Books & Videos

Table of Contents

  1. Introduction

    1. Chapter 1 Introduction

      1. The Sysadmin Approach to Service Management
      2. Google’s Approach to Service Management: Site Reliability Engineering
      3. Tenets of SRE
      4. The End of the Beginning
    2. Chapter 2 The Production Environment at Google, from the Viewpoint of an SRE

      1. Hardware
      2. System Software That “Organizes” the Hardware
      3. Other System Software
      4. Our Software Infrastructure
      5. Our Development Environment
      6. Shakespeare: A Sample Service
  2. Principles

    1. Chapter 3 Embracing Risk

      1. Managing Risk
      2. Measuring Service Risk
      3. Risk Tolerance of Services
      4. Motivation for Error Budgets
    2. Chapter 4 Service Level Objectives

      1. Service Level Terminology
      2. Indicators in Practice
      3. Objectives in Practice
      4. Agreements in Practice
    3. Chapter 5 Eliminating Toil

      1. Toil Defined
      2. Why Less Toil Is Better
      3. What Qualifies as Engineering?
      4. Is Toil Always Bad?
      5. Conclusion
    4. Chapter 6 Monitoring Distributed Systems

      1. Definitions
      2. Why Monitor?
      3. Setting Reasonable Expectations for Monitoring
      4. Symptoms Versus Causes
      5. Black-Box Versus White-Box
      6. The Four Golden Signals
      7. Worrying About Your Tail (or, Instrumentation and Performance)
      8. Choosing an Appropriate Resolution for Measurements
      9. As Simple as Possible, No Simpler
      10. Tying These Principles Together
      11. Monitoring for the Long Term
      12. Conclusion
    5. Chapter 7 The Evolution of Automation at Google

      1. The Value of Automation
      2. The Value for Google SRE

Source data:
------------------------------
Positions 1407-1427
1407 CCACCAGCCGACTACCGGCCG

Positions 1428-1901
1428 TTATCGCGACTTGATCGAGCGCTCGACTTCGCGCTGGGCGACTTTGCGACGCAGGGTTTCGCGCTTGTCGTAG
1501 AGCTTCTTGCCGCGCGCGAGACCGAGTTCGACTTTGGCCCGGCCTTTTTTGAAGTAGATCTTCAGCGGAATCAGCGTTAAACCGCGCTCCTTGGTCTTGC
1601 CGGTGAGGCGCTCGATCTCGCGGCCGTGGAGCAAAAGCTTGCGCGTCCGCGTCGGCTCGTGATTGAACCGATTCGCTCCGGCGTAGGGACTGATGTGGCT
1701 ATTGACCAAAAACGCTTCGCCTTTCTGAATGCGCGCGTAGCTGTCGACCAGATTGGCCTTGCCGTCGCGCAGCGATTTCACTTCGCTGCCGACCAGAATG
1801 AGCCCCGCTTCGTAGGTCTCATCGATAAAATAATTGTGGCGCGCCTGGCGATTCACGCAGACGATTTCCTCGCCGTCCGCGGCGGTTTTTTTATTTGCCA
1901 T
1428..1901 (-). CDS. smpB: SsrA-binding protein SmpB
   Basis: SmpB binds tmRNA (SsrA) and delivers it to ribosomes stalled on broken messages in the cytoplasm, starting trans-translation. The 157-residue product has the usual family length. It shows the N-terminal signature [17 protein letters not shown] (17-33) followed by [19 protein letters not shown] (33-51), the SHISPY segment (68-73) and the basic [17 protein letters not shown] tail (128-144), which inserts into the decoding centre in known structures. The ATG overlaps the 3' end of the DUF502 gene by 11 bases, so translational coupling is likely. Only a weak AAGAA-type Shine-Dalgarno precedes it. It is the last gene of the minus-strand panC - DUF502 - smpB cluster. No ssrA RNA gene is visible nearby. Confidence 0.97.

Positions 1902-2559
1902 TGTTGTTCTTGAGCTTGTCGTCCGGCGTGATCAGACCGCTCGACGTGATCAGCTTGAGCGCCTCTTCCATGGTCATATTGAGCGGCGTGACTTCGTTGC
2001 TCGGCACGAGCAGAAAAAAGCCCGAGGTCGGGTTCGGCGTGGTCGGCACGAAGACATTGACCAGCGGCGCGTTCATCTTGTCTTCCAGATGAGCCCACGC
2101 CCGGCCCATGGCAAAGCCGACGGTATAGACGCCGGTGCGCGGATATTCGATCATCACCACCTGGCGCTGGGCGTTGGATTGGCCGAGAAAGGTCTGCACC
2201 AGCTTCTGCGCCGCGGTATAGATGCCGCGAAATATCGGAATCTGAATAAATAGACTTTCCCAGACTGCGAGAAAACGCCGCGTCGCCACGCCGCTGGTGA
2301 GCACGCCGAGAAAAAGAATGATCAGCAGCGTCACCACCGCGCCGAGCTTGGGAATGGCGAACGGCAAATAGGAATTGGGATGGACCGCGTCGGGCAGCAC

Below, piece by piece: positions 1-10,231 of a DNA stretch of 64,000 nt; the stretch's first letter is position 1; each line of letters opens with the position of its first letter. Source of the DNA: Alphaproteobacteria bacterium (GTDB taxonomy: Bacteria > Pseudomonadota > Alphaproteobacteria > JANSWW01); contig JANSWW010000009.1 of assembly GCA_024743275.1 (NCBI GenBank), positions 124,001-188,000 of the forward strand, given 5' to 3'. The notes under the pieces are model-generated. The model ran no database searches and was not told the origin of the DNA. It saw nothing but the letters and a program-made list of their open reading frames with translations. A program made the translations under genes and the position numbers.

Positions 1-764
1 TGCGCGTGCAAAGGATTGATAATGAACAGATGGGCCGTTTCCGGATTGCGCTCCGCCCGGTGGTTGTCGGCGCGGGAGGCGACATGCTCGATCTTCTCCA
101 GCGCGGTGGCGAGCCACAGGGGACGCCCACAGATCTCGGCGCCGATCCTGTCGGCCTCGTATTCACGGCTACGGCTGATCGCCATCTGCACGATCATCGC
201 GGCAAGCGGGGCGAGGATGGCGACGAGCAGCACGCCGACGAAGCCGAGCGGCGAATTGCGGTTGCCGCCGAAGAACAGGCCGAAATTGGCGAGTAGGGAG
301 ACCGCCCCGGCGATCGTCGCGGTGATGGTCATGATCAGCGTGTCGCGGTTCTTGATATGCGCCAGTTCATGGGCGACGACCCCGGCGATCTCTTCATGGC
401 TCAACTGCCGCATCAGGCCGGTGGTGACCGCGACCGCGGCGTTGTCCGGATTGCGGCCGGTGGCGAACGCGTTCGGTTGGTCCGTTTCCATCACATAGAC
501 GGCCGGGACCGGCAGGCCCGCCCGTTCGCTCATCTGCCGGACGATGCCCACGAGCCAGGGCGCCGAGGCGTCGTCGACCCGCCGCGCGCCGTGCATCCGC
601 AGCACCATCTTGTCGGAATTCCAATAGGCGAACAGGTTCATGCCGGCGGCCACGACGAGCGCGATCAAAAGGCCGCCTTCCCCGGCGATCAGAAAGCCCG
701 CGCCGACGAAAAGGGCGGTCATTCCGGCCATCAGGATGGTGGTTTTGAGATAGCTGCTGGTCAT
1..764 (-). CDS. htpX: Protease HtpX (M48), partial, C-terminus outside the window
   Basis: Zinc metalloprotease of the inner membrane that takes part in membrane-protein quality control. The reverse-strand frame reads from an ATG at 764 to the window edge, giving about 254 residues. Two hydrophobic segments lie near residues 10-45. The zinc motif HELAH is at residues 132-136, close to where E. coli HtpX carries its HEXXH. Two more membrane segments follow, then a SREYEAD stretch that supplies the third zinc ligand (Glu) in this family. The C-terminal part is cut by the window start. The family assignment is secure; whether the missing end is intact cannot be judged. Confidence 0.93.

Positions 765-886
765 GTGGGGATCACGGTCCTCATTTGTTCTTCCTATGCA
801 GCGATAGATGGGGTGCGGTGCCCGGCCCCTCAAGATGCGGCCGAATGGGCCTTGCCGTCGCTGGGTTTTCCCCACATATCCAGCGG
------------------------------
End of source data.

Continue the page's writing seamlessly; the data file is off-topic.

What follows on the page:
3. The Use Cases for Automation
      4. Automate Yourself Out of a Job: Automate ALL the Things!
      5. Soothing the Pain: Applying Automation to Cluster Turnups
      6. Borg: Birth of the Warehouse-Scale Computer
      7. Reliability Is the Fundamental Feature
      8. Recommendations
    6. Chapter 8 Release Engineering

      1. The Role of a Release Engineer
      2. Philosophy
      3. Continuous Build and Deployment
      4. Configuration Management
      5. Conclusions
    7. Chapter 9 Simplicity

      1. System Stability Versus Agility
      2. The Virtue of Boring
      3. I Won’t Give Up My Code!
      4. The “Negative Lines of Code” Metric
      5. Minimal APIs
      6. Modularity
      7. Release Simplicity
      8. A Simple Conclusion
  3. Practices

    1. Chapter 10 Practical Alerting from Time-Series Data

      1. The Rise of Borgmon
      2. Instrumentation of Applications
      3. Collection of Exported Data
      4. Storage in the Time-Series Arena
      5. Rule Evaluation
      6. Alerting
      7. Sharding the Monitoring Topology
      8. Black-Box Monitoring
      9. Maintaining the Configuration
      10. Ten Years On…
    2. Chapter 11 Being On-Call

      1. Introduction
      2. Life of an On-Call Engineer
      3. Balanced On-Call
      4. Feeling Safe
      5. Avoiding Inappropriate Operational Load
      6. Conclusions
    3. Chapter 12 Effective Troubleshooting

      1. Theory
      2. In Practice
      3. Negative Results Are Magic
      4. Case Study
      5. Making Troubleshooting Easier
      6. Conclusion
    4. Chapter 13 Emergency Response

      1. What to Do When Systems Break
      2. Test-Induced Emergency
      3. Change-Induced Emergency
      4. Process-Induced Emergency
      5. All Problems Have Solutions
      6. Learn from the Past. Don’t Repeat It.
      7. Conclusion
    5. Chapter 14 Managing Incidents

      1. Unmanaged Incidents
      2. The Anatomy of an Unmanaged Incident
      3. Elements of Incident Management Process
      4. A Managed Incident
      5. When to Declare an Incident
      6. In Summary
    6. Chapter 15 Postmortem Culture: Learning from Failure

      1. Google’s Postmortem Philosophy
      2. Collaborate and Share Knowledge
      3. Introducing a Postmortem Culture
      4. Conclusion and Ongoing Improvements
    7. Chapter 16 Tracking Outages

      1. Escalator
      2. Outalator
    8. Chapter 17 Testing for Reliability

      1. Types of Software Testing
      2. Creating a Test and Build Environment
      3. Testing at Scale
      4. Conclusion
    9. Chapter 18 Software Engineering in SRE

      1. Why Is Software Engineering Within SRE Important?
      2. Auxon Case Study: Project Background and Problem Space
      3. Intent-Based Capacity Planning
      4. Fostering Software Engineering in SRE
      5. Conclusions
    10. Chapter 19 Load Balancing at the Frontend

      1. Power Isn’t the Answer
      2. Load Balancing Using DNS
      3. Load Balancing at the Virtual IP Address
    11. Chapter 20 Load Balancing in the Datacenter

      1. The Ideal Case
      2. Identifying Bad Tasks: Flow Control and Lame Ducks